SINGAPORE - China is unlikely to declare an Air Defence Identification Zone (ADIZ) over the South China Sea anytime soon - despite speculation that such a move is imminent - because it does not have the military capability to enforce it, a South China Sea expert said on Friday (June 3).
While China has expanded its presence in the South China Sea, it does not have the logistics and maintenance presence there for a prolonged deployment of military assets necessary to enforce an ADIZ, said Emeritus Professor Carl Thayer of the Australian Defence Force Academy.
"They've got the runways there but they haven't really got the fuel storage, they haven't got the maintenance (capabilities required) for an aircraft carrier to stay there for long periods of time, there's just no way they can do it," said Prof Thayer, who was responding to a question by reporters at the opening press conference on Friday evening at the start of this year's International Institute for Strategic Studies (IISS) Shangri-La Dialogue.
The question came after a South China Morning Post report on Wednesday (June 1) that cited a source close to China's People's Liberation Army saying that Beijing is planning to launch an ADIZ in the South China Sea, following American "provocations" in the disputed region.
Last month (May) saw the third United States freedom of navigation operation take place in the Spratly islands, followed later by an incident where a US surveillance aircraft faced what American officials called an "unsafe" intercept at the hands of two Chinese fighter planes.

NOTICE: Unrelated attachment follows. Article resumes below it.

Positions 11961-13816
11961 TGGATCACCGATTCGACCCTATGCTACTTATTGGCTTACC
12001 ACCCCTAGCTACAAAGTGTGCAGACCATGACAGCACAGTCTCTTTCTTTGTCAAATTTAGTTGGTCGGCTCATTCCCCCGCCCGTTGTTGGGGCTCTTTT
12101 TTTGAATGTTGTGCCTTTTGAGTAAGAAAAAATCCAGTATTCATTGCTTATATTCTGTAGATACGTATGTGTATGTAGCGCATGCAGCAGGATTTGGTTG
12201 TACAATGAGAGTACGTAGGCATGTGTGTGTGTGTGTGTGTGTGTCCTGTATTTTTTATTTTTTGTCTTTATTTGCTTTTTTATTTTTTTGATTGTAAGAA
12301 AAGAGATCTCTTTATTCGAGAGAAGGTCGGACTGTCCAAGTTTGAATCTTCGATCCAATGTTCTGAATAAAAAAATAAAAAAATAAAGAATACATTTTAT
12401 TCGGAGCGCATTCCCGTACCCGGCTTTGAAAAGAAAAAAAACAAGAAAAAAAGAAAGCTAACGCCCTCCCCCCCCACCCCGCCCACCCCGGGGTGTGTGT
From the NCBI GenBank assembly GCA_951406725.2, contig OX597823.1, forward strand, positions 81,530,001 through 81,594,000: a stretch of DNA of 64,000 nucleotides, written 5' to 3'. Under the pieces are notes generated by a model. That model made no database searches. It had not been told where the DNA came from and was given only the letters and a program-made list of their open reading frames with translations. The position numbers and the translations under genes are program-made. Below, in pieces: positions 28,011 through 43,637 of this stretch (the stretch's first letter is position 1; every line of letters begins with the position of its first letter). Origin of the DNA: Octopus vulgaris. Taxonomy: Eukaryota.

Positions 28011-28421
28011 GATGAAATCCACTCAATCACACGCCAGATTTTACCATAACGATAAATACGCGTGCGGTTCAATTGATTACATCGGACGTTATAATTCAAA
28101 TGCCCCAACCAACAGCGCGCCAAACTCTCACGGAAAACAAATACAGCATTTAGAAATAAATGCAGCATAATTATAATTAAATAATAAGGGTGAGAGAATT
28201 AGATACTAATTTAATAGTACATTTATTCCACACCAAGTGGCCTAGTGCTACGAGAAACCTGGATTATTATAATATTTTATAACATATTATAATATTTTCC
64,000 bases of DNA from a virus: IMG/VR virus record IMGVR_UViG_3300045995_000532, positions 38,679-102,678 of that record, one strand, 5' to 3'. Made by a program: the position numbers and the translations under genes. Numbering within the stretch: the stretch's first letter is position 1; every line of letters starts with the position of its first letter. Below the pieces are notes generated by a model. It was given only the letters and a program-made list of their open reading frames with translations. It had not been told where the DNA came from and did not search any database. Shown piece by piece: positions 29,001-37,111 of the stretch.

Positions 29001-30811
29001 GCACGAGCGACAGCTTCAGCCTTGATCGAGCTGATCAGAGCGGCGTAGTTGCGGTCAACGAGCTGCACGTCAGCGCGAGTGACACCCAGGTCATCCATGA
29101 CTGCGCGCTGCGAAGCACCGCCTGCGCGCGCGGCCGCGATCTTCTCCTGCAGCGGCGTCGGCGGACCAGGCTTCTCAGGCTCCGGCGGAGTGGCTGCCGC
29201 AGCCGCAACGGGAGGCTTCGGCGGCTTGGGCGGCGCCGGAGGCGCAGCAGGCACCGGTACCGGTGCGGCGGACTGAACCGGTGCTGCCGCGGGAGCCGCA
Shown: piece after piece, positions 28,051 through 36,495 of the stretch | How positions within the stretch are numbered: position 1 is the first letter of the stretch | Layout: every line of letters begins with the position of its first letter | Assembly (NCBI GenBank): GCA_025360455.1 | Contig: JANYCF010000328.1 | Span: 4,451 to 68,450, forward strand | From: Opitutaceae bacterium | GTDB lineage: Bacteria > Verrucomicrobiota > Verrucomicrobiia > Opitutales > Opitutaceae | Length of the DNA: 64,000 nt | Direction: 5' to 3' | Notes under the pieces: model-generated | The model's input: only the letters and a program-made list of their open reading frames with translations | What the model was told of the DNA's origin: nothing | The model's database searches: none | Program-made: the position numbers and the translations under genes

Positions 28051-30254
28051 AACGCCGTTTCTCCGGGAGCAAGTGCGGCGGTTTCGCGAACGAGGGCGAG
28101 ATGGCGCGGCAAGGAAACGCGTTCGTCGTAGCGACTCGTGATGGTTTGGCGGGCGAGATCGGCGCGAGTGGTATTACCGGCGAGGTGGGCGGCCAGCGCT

The South China Sea issue is also expected to dominate discussions this weekend at the Shangri-La dialogue, an annual gathering of defence chiefs from around the world.
Prof Thayer said the lack of actual capability to implement anything beyond a "verbal, rhetorical" ADIZ indicates that China is "playing mind games" designed to put pressure on regional states and keep them in line.
IISS' panel of experts were also asked whether China's tougher sanctions on North Korea showed a Chinese change of heart towards their belligerent neighbour.
Despite tighter sanctions and a seeming willingness to enforce them, China's calculus towards North Korea has not changed, said Professor Aidan Foster-Carter, who is Honorary Senior Research Fellow in Sociology and Modern Korea at Leeds University.
"As I understand it, as seen from Beijing, there is something worse than this nasty, noxious, nuclear neighbour, and that is the disintegration and collapse of that nasty, noxious, nuclear neighbour," he said.
China still views North Korea's collapse and the fallout from that as worse than the status quo, he added.
"If that calculus ever changes, we might be in a new situation. I don't see it changing yet," he said.